The internment of Japanese Americans during World War II is one of the ugliest chapters in U.S. history. Starting in 1942, 120,000 citizens of Japanese descent on the Pacific coast were forced to abandon their homes and businesses and relocate to distant concentrations camps. Below, listen to two audio recordings of Public Programs that explore this era: the first, with the late historian Richard Reeves on his book, Infamy, about the history and fallout of the internment, and the second, a unique reenactment of the legal proceedings that occurred after a group of men at the Heart Mountain Relocation Center protested their internment by resisting the military draft.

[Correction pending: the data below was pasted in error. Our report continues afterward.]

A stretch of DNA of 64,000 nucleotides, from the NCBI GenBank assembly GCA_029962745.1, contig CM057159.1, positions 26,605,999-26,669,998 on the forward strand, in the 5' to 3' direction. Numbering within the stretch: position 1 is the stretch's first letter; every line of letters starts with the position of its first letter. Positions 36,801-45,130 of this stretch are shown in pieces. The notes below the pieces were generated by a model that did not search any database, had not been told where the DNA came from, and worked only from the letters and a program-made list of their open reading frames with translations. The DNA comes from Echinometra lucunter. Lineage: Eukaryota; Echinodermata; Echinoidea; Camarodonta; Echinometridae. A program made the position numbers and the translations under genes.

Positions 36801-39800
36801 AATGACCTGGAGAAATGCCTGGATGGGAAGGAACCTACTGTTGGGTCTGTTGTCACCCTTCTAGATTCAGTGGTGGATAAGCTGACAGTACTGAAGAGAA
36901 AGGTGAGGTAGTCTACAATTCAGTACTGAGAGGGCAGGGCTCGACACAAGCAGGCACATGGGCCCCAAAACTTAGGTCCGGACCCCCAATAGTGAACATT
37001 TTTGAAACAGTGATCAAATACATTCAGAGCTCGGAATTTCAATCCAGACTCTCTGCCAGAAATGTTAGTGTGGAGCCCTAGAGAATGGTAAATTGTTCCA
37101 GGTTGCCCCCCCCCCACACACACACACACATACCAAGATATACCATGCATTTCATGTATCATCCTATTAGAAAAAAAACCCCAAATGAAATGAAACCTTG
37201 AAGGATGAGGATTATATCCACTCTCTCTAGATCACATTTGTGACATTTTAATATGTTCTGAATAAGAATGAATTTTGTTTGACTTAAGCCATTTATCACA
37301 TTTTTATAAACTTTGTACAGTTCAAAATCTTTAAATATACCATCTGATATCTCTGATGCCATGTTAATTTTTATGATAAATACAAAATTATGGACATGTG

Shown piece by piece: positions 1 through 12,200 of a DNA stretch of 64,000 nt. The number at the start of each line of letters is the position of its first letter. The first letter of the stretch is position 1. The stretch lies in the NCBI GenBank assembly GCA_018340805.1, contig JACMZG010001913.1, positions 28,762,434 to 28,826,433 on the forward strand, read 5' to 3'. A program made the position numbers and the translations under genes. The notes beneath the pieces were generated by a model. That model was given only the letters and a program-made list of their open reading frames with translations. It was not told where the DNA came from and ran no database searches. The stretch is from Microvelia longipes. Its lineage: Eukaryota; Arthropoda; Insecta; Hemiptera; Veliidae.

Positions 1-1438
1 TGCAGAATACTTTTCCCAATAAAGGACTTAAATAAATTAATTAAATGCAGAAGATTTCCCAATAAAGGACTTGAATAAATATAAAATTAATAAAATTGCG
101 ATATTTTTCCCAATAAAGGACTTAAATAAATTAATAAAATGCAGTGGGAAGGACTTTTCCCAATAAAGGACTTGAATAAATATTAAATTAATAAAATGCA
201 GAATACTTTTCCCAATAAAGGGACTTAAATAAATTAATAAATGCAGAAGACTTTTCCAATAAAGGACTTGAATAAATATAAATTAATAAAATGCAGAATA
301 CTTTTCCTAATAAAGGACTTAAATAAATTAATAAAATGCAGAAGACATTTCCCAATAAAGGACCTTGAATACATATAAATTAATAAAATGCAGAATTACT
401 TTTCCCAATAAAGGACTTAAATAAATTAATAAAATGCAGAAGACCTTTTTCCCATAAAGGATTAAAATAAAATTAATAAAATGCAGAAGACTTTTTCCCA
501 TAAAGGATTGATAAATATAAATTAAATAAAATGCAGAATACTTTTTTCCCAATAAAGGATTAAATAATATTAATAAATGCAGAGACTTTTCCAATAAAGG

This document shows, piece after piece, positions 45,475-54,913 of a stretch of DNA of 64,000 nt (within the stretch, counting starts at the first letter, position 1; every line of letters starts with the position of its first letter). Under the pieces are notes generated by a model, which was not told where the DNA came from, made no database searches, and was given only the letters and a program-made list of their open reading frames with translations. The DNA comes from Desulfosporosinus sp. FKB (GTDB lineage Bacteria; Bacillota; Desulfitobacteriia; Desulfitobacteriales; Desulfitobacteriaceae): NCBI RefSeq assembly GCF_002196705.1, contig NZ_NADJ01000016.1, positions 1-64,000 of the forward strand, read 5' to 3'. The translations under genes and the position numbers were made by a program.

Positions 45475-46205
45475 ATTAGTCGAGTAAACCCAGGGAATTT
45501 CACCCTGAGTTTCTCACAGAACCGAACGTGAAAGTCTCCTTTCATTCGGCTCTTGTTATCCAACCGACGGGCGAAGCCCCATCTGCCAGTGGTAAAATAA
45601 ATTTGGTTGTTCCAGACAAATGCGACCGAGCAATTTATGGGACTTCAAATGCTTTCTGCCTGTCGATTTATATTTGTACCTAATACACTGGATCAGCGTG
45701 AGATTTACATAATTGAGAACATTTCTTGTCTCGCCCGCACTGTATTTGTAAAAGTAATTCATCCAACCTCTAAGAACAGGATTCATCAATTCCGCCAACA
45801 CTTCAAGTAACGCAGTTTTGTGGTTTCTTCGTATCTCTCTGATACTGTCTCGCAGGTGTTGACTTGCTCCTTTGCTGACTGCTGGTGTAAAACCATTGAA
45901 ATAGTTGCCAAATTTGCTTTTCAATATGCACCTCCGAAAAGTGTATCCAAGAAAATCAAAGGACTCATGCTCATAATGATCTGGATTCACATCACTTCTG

Infamy: The Shocking Story of the Japanese American Internment in WWII
May 18, 2015
In 1942, more than 120,000 Japanese Americans were interned for the remainder of World War II. Historian Richard Reeves and moderator Lesley Stahl provides insight into this painful chapter in American history.
The Heart Mountain Draft Resisters: A Trial Reenactment
May 16, 2015
Legal experts—including Judge Denny Chin—lead a reenactment of the legal proceedings that occurred when men confined at the Heart Mountain Relocation Center in Wyoming evaded the draft in 1944 to protest their internment.
Top image: Japanese Americans in front of poster with internment orders. Records of War Relocation Authority. National Archives